Image source: Garmin

Most “wished for” Garmin feature is smart wake, add your vote for nap tracking

There is a section on Garmin forums where you can ask for new functionality to be added to the company’s devices. Topping the wish list right now are smart wake alarms. But what about nap tracking?

Garmin doesn’t really have a “traditional” features request page on its forums. The closest thing, for some reason, appears on the Connect IQ Bug reports page. This is where users can post suggestions and if these get enough upvotes they may get picked up by Garmin tech staff for future product development. At least, that’s the idea.

The page is similar to a section on Fitbit’s website. But tech support staff there seem to be much more active when it comes to picking up feature requests and interacting with the user community. So its quite a busy place. Unfortunately, the same cannot be said for the Garmin section.

But a place for this sort of thing exists, and a Redditor has recently posted a request for a smart wake alarm feature. This quickly gained votes and is now topping the list of most wished for features.

Smart wake alarms are nothing new. Garmin devices already have the ability to monitor sleep phases. Smart sleep alarms simply choose an appropriate time to wake you up. This typically works by defining a window of time from your alarm setting, for example 30 minutes before and after you have set your alarm. Then the device then picks a time to wake you up, preferably when you are in a light stage of sleep.

As far as other “wished for” features on the forum, many (but not all) are developer related. In second place is a request for Garmin to add sleep related data to the SDK so apps/widgets can read these statistics. This is followed by a wish to allow shared storage when a developer has multiple apps or a suite of apps.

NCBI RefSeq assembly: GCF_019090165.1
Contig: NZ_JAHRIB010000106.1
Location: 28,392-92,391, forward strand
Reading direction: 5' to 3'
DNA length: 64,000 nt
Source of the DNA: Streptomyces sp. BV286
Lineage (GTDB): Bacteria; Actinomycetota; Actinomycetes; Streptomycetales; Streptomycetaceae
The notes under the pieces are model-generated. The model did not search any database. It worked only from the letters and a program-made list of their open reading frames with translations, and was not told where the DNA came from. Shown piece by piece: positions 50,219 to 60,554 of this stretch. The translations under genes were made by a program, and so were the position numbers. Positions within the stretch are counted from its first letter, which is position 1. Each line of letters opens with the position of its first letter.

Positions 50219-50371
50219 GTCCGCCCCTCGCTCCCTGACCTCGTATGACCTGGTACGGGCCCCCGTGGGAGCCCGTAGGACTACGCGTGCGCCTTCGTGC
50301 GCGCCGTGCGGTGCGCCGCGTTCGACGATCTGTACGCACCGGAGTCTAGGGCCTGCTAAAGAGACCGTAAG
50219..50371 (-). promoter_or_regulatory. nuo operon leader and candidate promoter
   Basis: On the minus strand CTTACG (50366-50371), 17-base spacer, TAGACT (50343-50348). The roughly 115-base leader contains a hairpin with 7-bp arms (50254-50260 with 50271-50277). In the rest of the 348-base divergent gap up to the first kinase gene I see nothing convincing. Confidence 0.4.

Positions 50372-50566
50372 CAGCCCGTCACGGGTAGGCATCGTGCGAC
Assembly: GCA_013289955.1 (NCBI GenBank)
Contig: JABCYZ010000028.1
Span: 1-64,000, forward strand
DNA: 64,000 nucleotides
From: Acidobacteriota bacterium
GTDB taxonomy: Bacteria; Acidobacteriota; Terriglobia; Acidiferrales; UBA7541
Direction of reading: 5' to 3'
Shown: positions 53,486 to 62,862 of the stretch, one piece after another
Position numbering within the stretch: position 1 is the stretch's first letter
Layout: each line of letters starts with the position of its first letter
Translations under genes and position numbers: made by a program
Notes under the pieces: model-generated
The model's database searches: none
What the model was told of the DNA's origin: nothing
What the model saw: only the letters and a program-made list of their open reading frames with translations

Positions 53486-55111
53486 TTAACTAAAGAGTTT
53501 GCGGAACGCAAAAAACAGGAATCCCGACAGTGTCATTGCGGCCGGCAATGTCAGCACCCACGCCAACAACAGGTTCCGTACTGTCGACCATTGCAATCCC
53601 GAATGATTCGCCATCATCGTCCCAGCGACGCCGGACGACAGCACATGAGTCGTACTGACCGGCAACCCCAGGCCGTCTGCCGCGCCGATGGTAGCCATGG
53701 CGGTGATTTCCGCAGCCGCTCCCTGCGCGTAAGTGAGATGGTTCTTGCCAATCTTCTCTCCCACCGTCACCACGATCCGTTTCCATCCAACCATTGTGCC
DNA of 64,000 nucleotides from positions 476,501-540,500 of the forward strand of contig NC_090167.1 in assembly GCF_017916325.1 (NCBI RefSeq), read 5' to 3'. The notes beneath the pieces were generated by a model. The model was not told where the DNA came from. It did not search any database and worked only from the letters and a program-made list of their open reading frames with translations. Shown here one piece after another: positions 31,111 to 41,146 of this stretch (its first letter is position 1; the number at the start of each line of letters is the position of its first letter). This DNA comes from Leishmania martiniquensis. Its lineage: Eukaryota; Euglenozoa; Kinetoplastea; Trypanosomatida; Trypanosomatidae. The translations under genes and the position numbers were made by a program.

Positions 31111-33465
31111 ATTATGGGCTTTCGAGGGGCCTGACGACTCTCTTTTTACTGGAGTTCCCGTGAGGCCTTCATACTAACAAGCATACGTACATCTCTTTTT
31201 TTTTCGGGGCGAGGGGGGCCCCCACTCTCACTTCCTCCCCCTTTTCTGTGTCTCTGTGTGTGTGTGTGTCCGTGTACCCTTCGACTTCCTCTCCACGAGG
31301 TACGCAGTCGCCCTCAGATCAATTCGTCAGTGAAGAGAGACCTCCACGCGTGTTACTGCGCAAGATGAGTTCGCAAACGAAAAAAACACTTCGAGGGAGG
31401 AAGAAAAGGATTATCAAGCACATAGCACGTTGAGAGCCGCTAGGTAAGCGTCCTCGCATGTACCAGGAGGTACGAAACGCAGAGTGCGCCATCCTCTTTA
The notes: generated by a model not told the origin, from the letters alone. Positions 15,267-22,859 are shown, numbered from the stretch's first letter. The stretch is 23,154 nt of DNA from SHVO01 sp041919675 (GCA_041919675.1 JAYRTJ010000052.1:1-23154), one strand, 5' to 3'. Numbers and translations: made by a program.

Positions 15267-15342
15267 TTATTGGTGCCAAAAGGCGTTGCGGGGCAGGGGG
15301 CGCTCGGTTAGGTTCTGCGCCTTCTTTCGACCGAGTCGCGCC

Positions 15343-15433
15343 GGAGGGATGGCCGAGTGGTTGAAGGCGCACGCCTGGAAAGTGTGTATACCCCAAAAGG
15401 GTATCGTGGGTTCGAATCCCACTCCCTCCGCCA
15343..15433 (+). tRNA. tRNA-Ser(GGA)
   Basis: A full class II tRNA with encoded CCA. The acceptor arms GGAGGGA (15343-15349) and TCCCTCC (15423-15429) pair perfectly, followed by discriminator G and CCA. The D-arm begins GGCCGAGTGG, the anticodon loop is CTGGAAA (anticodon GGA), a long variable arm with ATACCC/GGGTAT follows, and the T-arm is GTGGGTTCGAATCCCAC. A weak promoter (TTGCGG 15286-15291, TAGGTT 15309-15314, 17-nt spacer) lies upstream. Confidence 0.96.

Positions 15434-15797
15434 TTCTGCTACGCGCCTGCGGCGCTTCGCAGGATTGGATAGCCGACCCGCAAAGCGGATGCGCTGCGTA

What about nap tracking?

Many brands have built nap tracking functionality into their wearables. It seems like a no-brainer. But for some reason Garmin devices only have the ability to track one sleep session per day. On top of that, you need to define a window during which you typically sleep. Why this is necessary is a mystery to us. We don’t know of any other brands that require you to do this.

Needless to say – all of this is unsatisfactory. Particularly now that sleep stats play such an important function in the newly added Training Readiness score. For those that like to supplement an overnight sleep session with a long afternoon nap, the Training Readiness metric is consistently underestimating their actual ability to train. Which makes these type stats much less useful.

Not all Garmin watches have the new Training Readiness metric. In fact only the Forerunner 955 has this. But when other watches get the feature, our guess is the dissatisfaction with Garmin’s sleep tracking will grow. Training Readiness is already under testing for the Fenix 7 range and Epix 2 and will likely reach public release in the next month or so.

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We are not sure why it is taking Garmin so long to add nap tracking ability to their watches. It doesn’t need to be anything sophisticated and could just be a simple timer which would register the start and end of your nap. This figure would then be taken into account for recovery stats calculations.

As things stand at the moment, naps may influence your Body Battery score and they will help to reduce your Stress Score. So in a round-about way that may influence the Training Readiness calculations. But we know from experience with the Forerunner 955 that this doesn’t go nearly far enough.

Enough votes and hopefully this suggestion will be picked up by Garmin soon. If you haven’t already, feel free to add your vote on this link.

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Dusan Johnson

Dusan is our dedicated sports editor which means he gets to indulge his two passions: writing and gadgets. He never leaves his house without a minimum of two wearable devices to monitor his every move.

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